dedicated circuit power vent w/h

Reply

  #1  
Old 10-05-19, 08:51 AM
R
Member
Thread Starter
Join Date: Jan 2019
Posts: 67
Received 0 Votes on 0 Posts
dedicated circuit power vent w/h

I have a dedicated circuit for a gas power vent water heater. Is this supposed to be on a dedicated circuit? ... I like to share it with a battery charger.

 
Sponsored Links
  #2  
Old 10-05-19, 09:20 AM
PJmax's Avatar
Group Moderator
Join Date: Oct 2012
Location: Northern NJ - USA
Posts: 59,717
Received 1,180 Votes on 1,093 Posts
Usually this question is best answered by the installation/owners manual.
It's not required by code to be on a dedicated circuit but the manual may suggest otherwise.

That brings up another point..... you will need to GFI protect this circuit or use a GFI receptacle.
 
  #3  
Old 10-05-19, 10:28 AM
R
Member
Thread Starter
Join Date: Jan 2019
Posts: 67
Received 0 Votes on 0 Posts
thanks pjmax... unfortunately the manual says it needs dedicated circuit.

My intent was to put a battery charger for a backup pump on the circuit. The pump manufacture states the charger should not go on the same circuit as the primary pump. I know its not because its overstepping the circuit rating. I am guessing its in case pump takes out the circuit.

So did you say I need GFCI because you knew the water heater and charger was in an unfinished basement or because the heater is a water appliance?
 
  #4  
Old 10-05-19, 10:50 AM
P
Group Moderator
Join Date: Mar 2003
Location: NC, USA
Posts: 23,984
Received 681 Votes on 628 Posts
The water heater shouldn't be a high draw item. I assume they want a dedicated circuit so you don't plug something high draw into the circuit then blame their water heater for a tripped breaker. I would be OK having a battery charger on the same circuit.
 
  #5  
Old 10-05-19, 11:48 AM
PJmax's Avatar
Group Moderator
Join Date: Oct 2012
Location: Northern NJ - USA
Posts: 59,717
Received 1,180 Votes on 1,093 Posts
At one time you were allowed to put the water heater on a single receptacle.... not a duplex.... and it didn't need to be GFI protected. Now everything needs to be GFI protected in an area like that.

The water heater uses about 4A max of power so running both on the same circuit is not overloading it.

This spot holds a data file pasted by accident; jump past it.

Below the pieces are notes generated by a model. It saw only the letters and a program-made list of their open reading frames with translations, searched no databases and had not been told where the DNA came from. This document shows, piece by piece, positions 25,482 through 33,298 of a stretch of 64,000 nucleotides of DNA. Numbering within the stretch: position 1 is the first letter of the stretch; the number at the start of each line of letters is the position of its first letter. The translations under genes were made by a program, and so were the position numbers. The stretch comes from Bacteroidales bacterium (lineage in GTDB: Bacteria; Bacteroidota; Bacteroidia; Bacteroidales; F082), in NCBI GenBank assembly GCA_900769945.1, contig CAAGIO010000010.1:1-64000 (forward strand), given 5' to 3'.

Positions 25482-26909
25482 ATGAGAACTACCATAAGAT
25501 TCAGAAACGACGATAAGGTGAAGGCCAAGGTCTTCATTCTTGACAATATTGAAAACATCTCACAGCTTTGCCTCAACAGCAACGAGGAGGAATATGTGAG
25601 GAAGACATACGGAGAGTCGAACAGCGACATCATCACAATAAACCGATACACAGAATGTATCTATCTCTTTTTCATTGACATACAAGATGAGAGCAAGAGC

If it were me..... I'd put both on the same circuit with a GFI receptacle.
 
  #6  
Old 10-06-19, 02:35 PM
R
Member
Thread Starter
Join Date: Jan 2019
Posts: 67
Received 0 Votes on 0 Posts
Thanks for the input. The nameplate on the heater says its 5A.

The fan is only .65 A... its the hot surface ignitor that consumes the bulk of that.
 
  #7  
Old 10-06-19, 03:44 PM
Tolyn Ironhand's Avatar
Group Moderator
Join Date: Nov 2007
Location: Twin Cities, MN
Posts: 13,665
Received 221 Votes on 195 Posts
unfortunately the manual says it needs dedicated circuit.
Manufactures do this quite often regardless of the actual amp draw of an appliance. I think it is more to cover their butts than anything else.

I would also share the circuit.
 
  #8  
Old 10-06-19, 03:54 PM
R
Member
Thread Starter
Join Date: Jan 2019
Posts: 67
Received 0 Votes on 0 Posts
I did put the charger on the same circuit as the W/H.

But technically it is a code violation since I think I remember reading something in the NEC that you must follow manufactures recommendations.

Since I am well within 80 percent of the 20A circuit and the fact I can disconnect the water heater by unplugging it in case I had to work on it I am OK with it.

I wonder if this was an inspected job, would the AHJ ask to see the manual?
 
  #9  
Old 10-06-19, 05:02 PM
PJmax's Avatar
Group Moderator
Join Date: Oct 2012
Location: Northern NJ - USA
Posts: 59,717
Received 1,180 Votes on 1,093 Posts
I wonder if this was an inspected job, would the AHJ ask to see the manual?
Very doubtful. He'd be more concerned with GFI protection.
 
  #10  
Old 10-07-19, 06:58 PM
Tolyn Ironhand's Avatar
Group Moderator
Join Date: Nov 2007
Location: Twin Cities, MN
Posts: 13,665
Received 221 Votes on 195 Posts
But technically it is a code violation since I think I remember reading something in the NEC that you must follow manufactures recommendations.
That is correct. As mentioned, manufactures only think of themselves and not the real world. Requiring a dedicated circuit for an appliance that only uses 1/4 of the circuit is a waste IMO.
 
Reply
Posting Rules
You may not post new threads
You may not post replies
You may not post attachments
You may not edit your posts

BB code is On
Smilies are On
[IMG] code is On
HTML code is Off
Trackbacks are Off
Pingbacks are Off
Refbacks are Off


Thread Tools
Search this Thread
 
Ask a Question
Question Title:
Description:
Your question will be posted in: